0
$\begingroup$

If electrons flow into the first plate which makes it negatively charged, and second plate has electrons leaving it due to the buildup of electrons in the first plate repelling them. Then that second plate will be left will protons that allows electrons to buildup in the first plate due to attraction. This describes charging.

However I'm confused on whether discharging occurs when the first plate has so many electrons that it buildups a force stronger than the external force pushing electrons in there, and starts to flow the other way, and the opposite reaction that I describe above happens.

Or does is discharge when current stops flowing in a circuit or can both methods happen?

If anyone could clear this up, It'd be appreciated. Thanks :)

$\endgroup$
0
$\begingroup$

Well there are a few things that I want to clear up. One plate has a net negative charge and the other a net positive charge. This polarity is a property of an electric field between two capacitor plates. There are no extra protons accumulating. There is no proton motion. The net positive charge is because there is more electrons on one side of the plate than the other. The net positive charge is then the absence of a negative charge on the second plate relative to the first plate.

I think The best way to think of how some current gets through to the second plate is to make an analogy with a selective membrane. diffusion without a membrane occurs because of concentration gradients. Diffusion eventually leads to an even distribution of two different solutes within a solvent. In the capacitor your dielectric acts as a selective membrane. Selective membranes only activate for specific gradients which are the conditions of the system. Similarly some electrons get through the electric field if a capacitor reaches a certain charge. The current that passes through depends on the dielectric and how close the plates are similar to the property of the membrane deciding what it allows to pass through it.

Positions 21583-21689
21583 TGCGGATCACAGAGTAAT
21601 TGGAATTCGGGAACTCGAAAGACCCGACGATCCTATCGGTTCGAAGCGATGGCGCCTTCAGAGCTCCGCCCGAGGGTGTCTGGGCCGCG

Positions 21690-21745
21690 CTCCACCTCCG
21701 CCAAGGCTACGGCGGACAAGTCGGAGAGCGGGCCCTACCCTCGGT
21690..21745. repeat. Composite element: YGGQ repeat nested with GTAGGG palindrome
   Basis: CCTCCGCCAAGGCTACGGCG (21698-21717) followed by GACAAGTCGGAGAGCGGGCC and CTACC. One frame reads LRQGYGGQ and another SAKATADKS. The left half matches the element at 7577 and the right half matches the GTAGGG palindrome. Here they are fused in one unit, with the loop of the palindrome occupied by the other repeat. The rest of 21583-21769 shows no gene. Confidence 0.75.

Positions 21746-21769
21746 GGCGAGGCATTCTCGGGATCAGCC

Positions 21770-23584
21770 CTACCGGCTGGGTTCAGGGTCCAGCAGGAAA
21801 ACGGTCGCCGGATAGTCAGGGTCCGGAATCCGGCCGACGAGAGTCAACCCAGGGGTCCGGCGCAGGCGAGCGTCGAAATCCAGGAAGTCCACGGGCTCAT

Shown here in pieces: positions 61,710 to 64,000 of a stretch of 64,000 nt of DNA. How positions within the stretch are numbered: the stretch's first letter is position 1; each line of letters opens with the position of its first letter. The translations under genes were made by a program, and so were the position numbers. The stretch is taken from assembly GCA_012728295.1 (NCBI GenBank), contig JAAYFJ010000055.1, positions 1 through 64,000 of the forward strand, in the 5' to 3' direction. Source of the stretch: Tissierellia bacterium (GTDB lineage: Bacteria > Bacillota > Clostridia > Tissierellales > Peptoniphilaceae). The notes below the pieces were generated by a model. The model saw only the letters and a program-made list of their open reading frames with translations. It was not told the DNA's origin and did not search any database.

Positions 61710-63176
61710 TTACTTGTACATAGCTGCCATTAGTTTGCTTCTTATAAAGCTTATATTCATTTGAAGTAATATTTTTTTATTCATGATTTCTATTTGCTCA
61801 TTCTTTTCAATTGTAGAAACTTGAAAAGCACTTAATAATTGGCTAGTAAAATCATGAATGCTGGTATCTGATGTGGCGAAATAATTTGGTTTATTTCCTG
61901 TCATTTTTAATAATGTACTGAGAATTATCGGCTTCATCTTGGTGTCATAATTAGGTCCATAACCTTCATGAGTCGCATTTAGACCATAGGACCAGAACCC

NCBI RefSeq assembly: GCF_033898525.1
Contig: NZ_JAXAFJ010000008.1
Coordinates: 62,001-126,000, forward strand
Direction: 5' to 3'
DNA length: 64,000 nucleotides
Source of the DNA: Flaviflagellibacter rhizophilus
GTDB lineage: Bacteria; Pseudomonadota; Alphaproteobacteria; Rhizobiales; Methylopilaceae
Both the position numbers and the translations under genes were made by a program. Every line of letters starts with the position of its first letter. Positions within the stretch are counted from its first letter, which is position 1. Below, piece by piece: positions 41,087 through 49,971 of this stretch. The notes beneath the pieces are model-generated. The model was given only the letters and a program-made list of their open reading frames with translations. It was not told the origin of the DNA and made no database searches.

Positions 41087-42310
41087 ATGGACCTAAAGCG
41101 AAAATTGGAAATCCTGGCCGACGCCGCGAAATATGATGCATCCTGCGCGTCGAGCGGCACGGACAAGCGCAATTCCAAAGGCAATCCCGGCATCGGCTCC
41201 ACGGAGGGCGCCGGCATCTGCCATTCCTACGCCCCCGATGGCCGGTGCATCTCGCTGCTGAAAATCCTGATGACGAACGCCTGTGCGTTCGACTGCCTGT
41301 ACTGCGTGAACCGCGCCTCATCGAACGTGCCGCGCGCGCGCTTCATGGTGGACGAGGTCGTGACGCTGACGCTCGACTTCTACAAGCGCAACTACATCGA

In a DC circuit when charging is complete no current passes through except for some.small leakage. Discharging occurs if the voltage supply is interrupted I.e. a short or an open circuit. Then the capacitor discharges because the voltage of the battery is no longer felt. In an AC circuit there is no well defined boundary between charge and discharge states both happen constantly an simultaneously since AC current fluctuates

$\endgroup$

Your Answer

By clicking “Post Your Answer”, you agree to our terms of service, privacy policy and cookie policy

Not the answer you're looking for? Browse other questions tagged or ask your own question.